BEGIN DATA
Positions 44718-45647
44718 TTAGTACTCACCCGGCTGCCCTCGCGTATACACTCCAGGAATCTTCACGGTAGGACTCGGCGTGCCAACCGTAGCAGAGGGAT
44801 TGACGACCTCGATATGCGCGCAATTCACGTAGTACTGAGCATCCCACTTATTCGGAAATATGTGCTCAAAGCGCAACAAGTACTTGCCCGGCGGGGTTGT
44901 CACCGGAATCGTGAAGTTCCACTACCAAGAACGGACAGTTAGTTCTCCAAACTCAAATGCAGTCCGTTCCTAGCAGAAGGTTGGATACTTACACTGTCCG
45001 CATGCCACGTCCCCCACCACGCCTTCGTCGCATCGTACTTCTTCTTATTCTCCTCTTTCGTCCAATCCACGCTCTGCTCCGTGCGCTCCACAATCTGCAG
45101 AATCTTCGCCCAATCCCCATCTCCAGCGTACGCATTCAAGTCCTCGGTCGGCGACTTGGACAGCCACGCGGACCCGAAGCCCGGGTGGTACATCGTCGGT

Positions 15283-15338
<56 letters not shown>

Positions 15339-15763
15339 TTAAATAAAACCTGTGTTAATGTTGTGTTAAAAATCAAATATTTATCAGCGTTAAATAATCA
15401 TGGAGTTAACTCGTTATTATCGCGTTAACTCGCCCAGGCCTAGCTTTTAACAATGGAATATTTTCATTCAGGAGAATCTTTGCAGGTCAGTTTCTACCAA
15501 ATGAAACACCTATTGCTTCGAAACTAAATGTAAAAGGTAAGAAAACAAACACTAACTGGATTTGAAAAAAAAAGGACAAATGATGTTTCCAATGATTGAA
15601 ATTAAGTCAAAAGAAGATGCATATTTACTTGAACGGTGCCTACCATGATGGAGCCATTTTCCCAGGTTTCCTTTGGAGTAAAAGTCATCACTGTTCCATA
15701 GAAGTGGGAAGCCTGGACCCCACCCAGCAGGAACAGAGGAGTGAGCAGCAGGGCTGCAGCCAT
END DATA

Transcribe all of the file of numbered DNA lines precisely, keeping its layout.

Positions 44718-45647
44718 TTAGTACTCACCCGGCTGCCCTCGCGTATACACTCCAGGAATCTTCACGGTAGGACTCGGCGTGCCAACCGTAGCAGAGGGAT
44801 TGACGACCTCGATATGCGCGCAATTCACGTAGTACTGAGCATCCCACTTATTCGGAAATATGTGCTCAAAGCGCAACAAGTACTTGCCCGGCGGGGTTGT
44901 CACCGGAATCGTGAAGTTCCACTACCAAGAACGGACAGTTAGTTCTCCAAACTCAAATGCAGTCCGTTCCTAGCAGAAGGTTGGATACTTACACTGTCCG
45001 CATGCCACGTCCCCCACCACGCCTTCGTCGCATCGTACTTCTTCTTATTCTCCTCTTTCGTCCAATCCACGCTCTGCTCCGTGCGCTCCACAATCTGCAG
45101 AATCTTCGCCCAATCCCCATCTCCAGCGTACGCATTCAAGTCCTCGGTCGGCGACTTGGACAGCCACGCGGACCCGAAGCCCGGGTGGTACATCGTCGGT

Positions 15283-15338
<56 letters not shown>

Positions 15339-15763
15339 TTAAATAAAACCTGTGTTAATGTTGTGTTAAAAATCAAATATTTATCAGCGTTAAATAATCA
15401 TGGAGTTAACTCGTTATTATCGCGTTAACTCGCCCAGGCCTAGCTTTTAACAATGGAATATTTTCATTCAGGAGAATCTTTGCAGGTCAGTTTCTACCAA
15501 ATGAAACACCTATTGCTTCGAAACTAAATGTAAAAGGTAAGAAAACAAACACTAACTGGATTTGAAAAAAAAAGGACAAATGATGTTTCCAATGATTGAA
15601 ATTAAGTCAAAAGAAGATGCATATTTACTTGAACGGTGCCTACCATGATGGAGCCATTTTCCCAGGTTTCCTTTGGAGTAAAAGTCATCACTGTTCCATA
15701 GAAGTGGGAAGCCTGGACCCCACCCAGCAGGAACAGAGGAGTGAGCAGCAGGGCTGCAGCCAT